Bob Raissman of the NEW YORK DAILY NEWS, via Jimmy Traina of SI.com’s Hot Clicks, points a considerable tract of his most recent piece on New York media to the urinary dilemma that faced Mets announcers Kenny Albert and Tim McCarver during the Mets-Cardinals 20-inning game last Saturday.
In the 17th inning, Kenny Albert, Fox’s play-by-play voice, informed viewers that his partner, Tim McCarver, had left the booth in the seventh inning. Albert did not specify if T-Mac took a pause for the cause, but those familiar with the situation say he did. Albert also reported: “I have not left the booth in 17 innings.”
At that very moment, all chances of Albert landing that big-bucks Flomax endorsement deal went down the tubes. What was not known at the time is that Albert is practiced in the “art” of retention. In July 1998, he worked a 17-inning Indians-Mariners game and did not once visit a Kingdome bathroom.
“And I did not go during the entire game (Saturday),” Albert said yesterday.
How is he able to do (or not do) this?
“It’s all mental,” he proclaimed.
Albert explained he always has to “go” at halftime of football or basketball games and between periods of Rangers radiocasts.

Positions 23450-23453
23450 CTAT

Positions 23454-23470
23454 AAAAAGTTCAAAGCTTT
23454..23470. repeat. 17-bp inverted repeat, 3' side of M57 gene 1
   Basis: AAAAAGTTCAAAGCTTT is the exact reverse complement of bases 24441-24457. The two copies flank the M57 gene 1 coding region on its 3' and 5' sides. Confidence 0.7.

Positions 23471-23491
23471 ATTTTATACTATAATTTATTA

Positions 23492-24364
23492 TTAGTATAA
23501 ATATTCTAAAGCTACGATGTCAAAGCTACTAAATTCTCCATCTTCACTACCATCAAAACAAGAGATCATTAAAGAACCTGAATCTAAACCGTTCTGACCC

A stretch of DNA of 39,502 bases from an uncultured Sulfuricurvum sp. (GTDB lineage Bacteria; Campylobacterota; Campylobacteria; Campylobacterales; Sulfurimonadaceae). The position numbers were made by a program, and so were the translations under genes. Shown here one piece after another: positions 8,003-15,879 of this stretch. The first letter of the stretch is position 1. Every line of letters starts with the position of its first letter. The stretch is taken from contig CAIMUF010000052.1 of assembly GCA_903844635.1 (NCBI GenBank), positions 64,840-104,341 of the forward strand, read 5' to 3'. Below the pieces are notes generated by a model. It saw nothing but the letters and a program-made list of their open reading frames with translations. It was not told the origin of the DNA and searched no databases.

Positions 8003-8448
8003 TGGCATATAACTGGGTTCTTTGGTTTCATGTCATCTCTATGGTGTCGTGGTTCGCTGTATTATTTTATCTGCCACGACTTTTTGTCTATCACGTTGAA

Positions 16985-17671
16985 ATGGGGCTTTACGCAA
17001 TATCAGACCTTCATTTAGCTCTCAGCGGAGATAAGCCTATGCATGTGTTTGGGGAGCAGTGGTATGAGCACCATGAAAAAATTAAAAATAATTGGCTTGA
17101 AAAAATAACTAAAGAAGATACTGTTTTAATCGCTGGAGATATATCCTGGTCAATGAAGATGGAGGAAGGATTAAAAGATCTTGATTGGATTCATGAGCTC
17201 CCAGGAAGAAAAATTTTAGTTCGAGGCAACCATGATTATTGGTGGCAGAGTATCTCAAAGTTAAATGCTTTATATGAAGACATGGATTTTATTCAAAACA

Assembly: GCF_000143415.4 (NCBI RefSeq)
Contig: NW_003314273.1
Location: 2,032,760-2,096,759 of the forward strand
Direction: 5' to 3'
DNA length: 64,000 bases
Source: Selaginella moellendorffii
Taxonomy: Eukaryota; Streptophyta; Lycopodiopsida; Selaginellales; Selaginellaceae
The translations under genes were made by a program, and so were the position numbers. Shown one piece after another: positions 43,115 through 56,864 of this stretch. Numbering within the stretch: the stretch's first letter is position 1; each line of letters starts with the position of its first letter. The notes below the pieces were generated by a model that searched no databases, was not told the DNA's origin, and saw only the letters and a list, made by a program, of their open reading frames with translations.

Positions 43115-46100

“With baseball, if there’s a men’s room really close I sometimes sneak between innings, but commercial breaks are never more than two minutes,” Albert said. “On Saturday I never felt a need to make a run for it. I didn’t drink a lot during the game, just a few sips of water, and you’re not expecting the game to go that long.”
Albert also came to the booth relatively empty. A 9 a.m. room service breakfast and a few pretzels out of McCarver’s snack stash in the 16th inning. That’s all he ate. He also knows a play-by-play man can’t really risk missing the first pitch of an inning, unless his name is John Sterling.
If anyone is an authority on this sort of thing, it’s me. I broadcasted sports in the major and minor leagues for 10 years in every possible situation.
I covered baseball, hockey, football and college basketball during my broadcasting career as a play-by-play announcer, many times without a broadcast partner. Minor league baseball is by far the greatest challenge when it comes an announcer piloting his personal dirigible solo for hours at a time, mainly because the breaks between half-innings are usually barely over 60 seconds. Literally.
Like Albert (who I actually once worked an AHL game with) said, I found the only way to combat the inevitable urges was to engross myself in the game.
Same principle applies when you’re on a long airplane flight with no reading materials or movies. In those situations you tend to increasingly ponder your unfortunate bodily functions - which usually results in you needlessly clearing out the soon-to-be beleaguered passengers in your row. (Watch the loaded diaper bag!)
With that in mind, if you want to know who the sports announcers most often plagued with the urge to go are, note the guys who constantly mention the length of games.
From experience I can confirm dude’s more worried about frosting the urinal cake than the game he’s calling.